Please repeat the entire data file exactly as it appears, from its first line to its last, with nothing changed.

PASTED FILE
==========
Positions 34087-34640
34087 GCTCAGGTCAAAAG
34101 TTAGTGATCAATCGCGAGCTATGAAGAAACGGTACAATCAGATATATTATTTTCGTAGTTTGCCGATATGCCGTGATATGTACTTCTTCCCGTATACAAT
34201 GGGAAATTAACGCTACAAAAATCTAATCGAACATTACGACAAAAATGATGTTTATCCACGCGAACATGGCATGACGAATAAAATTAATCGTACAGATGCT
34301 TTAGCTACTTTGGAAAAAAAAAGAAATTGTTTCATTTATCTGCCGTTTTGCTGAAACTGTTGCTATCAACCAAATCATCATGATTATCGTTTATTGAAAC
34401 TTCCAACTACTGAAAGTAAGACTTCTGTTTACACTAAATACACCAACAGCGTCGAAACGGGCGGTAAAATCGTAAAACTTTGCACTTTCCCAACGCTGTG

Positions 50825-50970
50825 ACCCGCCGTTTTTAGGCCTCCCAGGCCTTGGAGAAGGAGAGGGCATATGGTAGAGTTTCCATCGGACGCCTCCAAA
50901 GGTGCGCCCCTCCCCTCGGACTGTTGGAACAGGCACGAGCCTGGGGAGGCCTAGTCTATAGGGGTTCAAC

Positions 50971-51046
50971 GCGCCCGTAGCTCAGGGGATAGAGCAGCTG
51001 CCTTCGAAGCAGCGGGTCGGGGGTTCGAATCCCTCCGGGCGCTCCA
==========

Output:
Positions 34087-34640
34087 GCTCAGGTCAAAAG
34101 TTAGTGATCAATCGCGAGCTATGAAGAAACGGTACAATCAGATATATTATTTTCGTAGTTTGCCGATATGCCGTGATATGTACTTCTTCCCGTATACAAT
34201 GGGAAATTAACGCTACAAAAATCTAATCGAACATTACGACAAAAATGATGTTTATCCACGCGAACATGGCATGACGAATAAAATTAATCGTACAGATGCT
34301 TTAGCTACTTTGGAAAAAAAAAGAAATTGTTTCATTTATCTGCCGTTTTGCTGAAACTGTTGCTATCAACCAAATCATCATGATTATCGTTTATTGAAAC
34401 TTCCAACTACTGAAAGTAAGACTTCTGTTTACACTAAATACACCAACAGCGTCGAAACGGGCGGTAAAATCGTAAAACTTTGCACTTTCCCAACGCTGTG

Positions 50825-50970
50825 ACCCGCCGTTTTTAGGCCTCCCAGGCCTTGGAGAAGGAGAGGGCATATGGTAGAGTTTCCATCGGACGCCTCCAAA
50901 GGTGCGCCCCTCCCCTCGGACTGTTGGAACAGGCACGAGCCTGGGGAGGCCTAGTCTATAGGGGTTCAAC

Positions 50971-51046
50971 GCGCCCGTAGCTCAGGGGATAGAGCAGCTG
51001 CCTTCGAAGCAGCGGGTCGGGGGTTCGAATCCCTCCGGGCGCTCCA